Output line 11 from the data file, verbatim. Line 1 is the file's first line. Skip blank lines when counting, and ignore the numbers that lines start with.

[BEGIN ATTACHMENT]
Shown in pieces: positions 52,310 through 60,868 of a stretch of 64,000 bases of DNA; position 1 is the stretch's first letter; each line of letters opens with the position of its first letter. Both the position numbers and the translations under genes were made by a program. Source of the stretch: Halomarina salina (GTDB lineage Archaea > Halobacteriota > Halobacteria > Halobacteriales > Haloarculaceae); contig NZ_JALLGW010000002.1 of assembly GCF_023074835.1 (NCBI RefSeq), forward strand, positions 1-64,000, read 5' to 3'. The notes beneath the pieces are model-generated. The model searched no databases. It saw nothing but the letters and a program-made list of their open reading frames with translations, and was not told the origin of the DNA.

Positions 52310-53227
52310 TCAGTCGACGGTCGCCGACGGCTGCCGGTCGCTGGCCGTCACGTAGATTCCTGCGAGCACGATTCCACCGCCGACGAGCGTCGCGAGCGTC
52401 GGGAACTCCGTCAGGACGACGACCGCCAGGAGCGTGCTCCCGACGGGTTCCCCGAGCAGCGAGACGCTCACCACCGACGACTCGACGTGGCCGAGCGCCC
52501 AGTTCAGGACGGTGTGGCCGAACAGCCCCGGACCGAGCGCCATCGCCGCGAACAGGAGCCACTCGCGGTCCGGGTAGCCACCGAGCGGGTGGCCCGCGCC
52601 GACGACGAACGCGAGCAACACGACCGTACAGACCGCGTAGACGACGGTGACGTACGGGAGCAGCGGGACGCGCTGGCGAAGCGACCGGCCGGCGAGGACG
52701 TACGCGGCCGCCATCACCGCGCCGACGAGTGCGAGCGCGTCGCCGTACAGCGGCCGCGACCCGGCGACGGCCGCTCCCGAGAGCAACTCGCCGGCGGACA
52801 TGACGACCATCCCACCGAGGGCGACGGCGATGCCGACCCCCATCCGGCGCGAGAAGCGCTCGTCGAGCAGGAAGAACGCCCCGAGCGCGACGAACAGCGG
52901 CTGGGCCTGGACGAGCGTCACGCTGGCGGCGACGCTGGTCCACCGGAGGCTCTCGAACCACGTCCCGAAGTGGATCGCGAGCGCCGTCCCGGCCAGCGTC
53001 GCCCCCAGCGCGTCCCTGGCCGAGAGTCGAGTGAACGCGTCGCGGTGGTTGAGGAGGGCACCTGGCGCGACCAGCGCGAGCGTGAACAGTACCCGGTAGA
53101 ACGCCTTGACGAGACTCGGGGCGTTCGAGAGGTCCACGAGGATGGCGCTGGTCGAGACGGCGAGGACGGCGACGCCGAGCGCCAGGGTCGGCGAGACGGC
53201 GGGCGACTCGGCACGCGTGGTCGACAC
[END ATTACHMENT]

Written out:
53101 ACGCCTTGACGAGACTCGGGGCGTTCGAGAGGTCCACGAGGATGGCGCTGGTCGAGACGGCGAGGACGGCGACGCCGAGCGCCAGGGTCGGCGAGACGGC